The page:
NCEHS Regional Hub Leader: Indiana University

In Year 2 of the National Homelessness Social Work Initiative, the National Center for Excellence in Homeless Services (NCEHS) selected the Indiana University School of Social Work (IUSSW) to be one of six Regional Hub Leader Schools.

IUSSW champions social and economic justice causes. For example, the university runs the Student Outreach Clinic [SOC], a comprehensive health clinic, including social work, pharmacy, physical and occupational therapy, legal, vision, and dental services, which functions as a perfect training ground for social work students interested in homelessness.

Michael Patchner, Dean of the IUSSW, has been a leader in social work in several capacities, including during reformations to CSWE educational standards. He has also contributed to National Center dissemination activities, including participating in sessions as the CSWE and SSWR annual conferences.

IUSSW has enfolded its Regional Hub Leader efforts under one main goal: to be part of a national learning community, addressing the Grand Challenge to End Homelessness.  This broad goal will be realized through three activity areas: 1) regional efforts to impact homelessness, workforce development, and policymaking processes; 2) mentorship of regional schools/programs; and 3) implementing a new online course on homelessness. Progress to date has been steady and focused on forming a regional network of social work schools and increasing educational opportunities related to homelessness.

First, in an effort to understand current efforts of social work programs in the region, the IUSSW is currently working on a survey to capture activities to address homelessness, related workforce development, and associated policymaking processes. The survey results will also be compiled in a scholarly paper to be submitted for publication and shared with key policymakers, as well as the lobbyist of the Indiana Chapter of NASW. The survey results will also inform strategies for collaborating with and supporting social work programs in the region. For example, the school plans to provide technical assistance to regional schools and programs to enhance efforts to address homelessness, related workforce development, and policy advocacy. They will also hold regional conference calls on a quarterly basis.

Second, IUSSW is working to create an online course on homelessness to raise awareness among social work students about the nature and prevalence of homelessness as it relates to poverty, mental illness, and other social concerns. The school believes the course will help spark an interest in field placement options and career paths in homeless services.

Finally, a third cohort of advanced MSW clinical social work students began a year of special training to better understand transition aged youth, ages 16 to 25, who are underserved and face a variety of risks including homelessness. The training is part of a $1.4 million grant the school received from the Health Resources and Services Administration. By the end of the project, the school will have provided special training to nearly 100 social work students who each receive a stipend of $10,000.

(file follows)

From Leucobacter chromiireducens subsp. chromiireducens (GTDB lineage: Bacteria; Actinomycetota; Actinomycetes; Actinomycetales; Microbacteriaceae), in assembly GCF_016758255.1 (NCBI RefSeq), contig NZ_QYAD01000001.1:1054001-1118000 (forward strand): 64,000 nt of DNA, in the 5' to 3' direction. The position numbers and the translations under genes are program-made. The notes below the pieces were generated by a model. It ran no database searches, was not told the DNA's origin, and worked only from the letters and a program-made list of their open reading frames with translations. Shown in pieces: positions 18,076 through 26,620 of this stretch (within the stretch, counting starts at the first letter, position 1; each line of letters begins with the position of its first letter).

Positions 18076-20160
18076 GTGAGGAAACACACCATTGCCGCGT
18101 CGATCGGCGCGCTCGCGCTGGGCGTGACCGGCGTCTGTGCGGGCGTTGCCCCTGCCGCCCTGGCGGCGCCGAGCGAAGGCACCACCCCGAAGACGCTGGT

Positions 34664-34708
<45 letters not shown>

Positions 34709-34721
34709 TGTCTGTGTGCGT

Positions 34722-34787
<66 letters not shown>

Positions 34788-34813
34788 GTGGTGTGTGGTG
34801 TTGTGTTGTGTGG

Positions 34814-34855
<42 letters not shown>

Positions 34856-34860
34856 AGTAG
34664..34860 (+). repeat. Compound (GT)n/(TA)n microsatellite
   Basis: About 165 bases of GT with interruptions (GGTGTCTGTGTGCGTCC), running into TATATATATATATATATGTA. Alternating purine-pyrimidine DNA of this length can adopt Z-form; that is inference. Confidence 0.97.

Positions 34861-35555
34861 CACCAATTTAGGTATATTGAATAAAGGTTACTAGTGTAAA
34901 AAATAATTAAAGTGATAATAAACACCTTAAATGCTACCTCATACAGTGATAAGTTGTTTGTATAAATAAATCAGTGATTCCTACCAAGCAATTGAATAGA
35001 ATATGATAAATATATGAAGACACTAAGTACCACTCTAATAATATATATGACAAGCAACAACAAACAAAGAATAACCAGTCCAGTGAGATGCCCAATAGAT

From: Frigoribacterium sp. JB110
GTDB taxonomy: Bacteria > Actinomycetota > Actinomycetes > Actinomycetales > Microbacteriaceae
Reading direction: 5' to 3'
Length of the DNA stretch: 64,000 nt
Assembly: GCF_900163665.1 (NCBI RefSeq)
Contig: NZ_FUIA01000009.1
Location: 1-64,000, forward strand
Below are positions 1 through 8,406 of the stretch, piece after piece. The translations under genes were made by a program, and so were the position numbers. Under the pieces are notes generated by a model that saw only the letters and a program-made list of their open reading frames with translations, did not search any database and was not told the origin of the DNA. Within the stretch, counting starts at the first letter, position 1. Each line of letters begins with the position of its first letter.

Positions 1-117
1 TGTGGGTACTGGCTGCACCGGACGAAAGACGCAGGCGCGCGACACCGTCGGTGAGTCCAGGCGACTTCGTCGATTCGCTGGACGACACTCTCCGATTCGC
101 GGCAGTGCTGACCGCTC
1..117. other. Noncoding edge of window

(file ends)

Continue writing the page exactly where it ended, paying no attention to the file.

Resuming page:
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NCEHS Regional Hub Leader: University of Texas at Austin

In Year 2 of the National Homelessness Social Work Initiative, the National Center for Excellence in Homeless Services (NCEHS) selected the University of Texas at Austin (UTA) School of Social Work (SSW) to be one of six Regional Hub Leader Schools.

Key faculty are engaged in homelessness-informed practice. Professor Dede Sparks and Dr. Angela Nonaka are working with a local homeless service provider to develop a sustainable program that includes American Sign Language-certified caseworkers and engaging in research to raise awareness of the deaf homeless population. Dr. Stacey Manser and her research team lead an evaluation project for the Health Community Collaborative. Additionally, Dr. Cal Streeter serves on the Board of Directors for the Ending Community Homelessness (ECHO) Coalition, the Continuum of Care lead agency for Travis County, a relationship that has provided opportunities to develop community-based learning projects for students and to stay informed of HUD policy changes and expectations for service outcomes.

UTA’s work this past year has been impacted by the murder of a student on campus during the spring semester. The person arrested for the murder was a foster care runaway identified in the local media as homeless. In response, a number of vocal parents and alumni looked to the university to do something about the homeless/transient population that hangs-out near the campus. UTA’s President asked the Texas Department of Public Safety to conduct a campus safety audit and asked the School of Social Work to take the lead in working with churches in the area, local non-profits, the University, the University police, and the Austin Police Department to develop strategies to appropriately address the needs of the homeless near the campus.

For several years faculty and students from the School of Social Work have participate in the annual HUD Point-in-Time Count for Austin/Travis County. This year the school is leading an effort to expand participation by students and faculty in the larger university, with the goal of helping to educate the greater university about the issue of homelessness and broaden the base of volunteers participating in the count.

In addition to leading these collaborative effort to address homelessness in the campus area and community, UTA maintains both graduate and undergraduate internship with thirteen agencies in Austin that specifically serve the homeless. This year it has developed new homelessness-related field placements for MSW students. The following is a brief summary of each.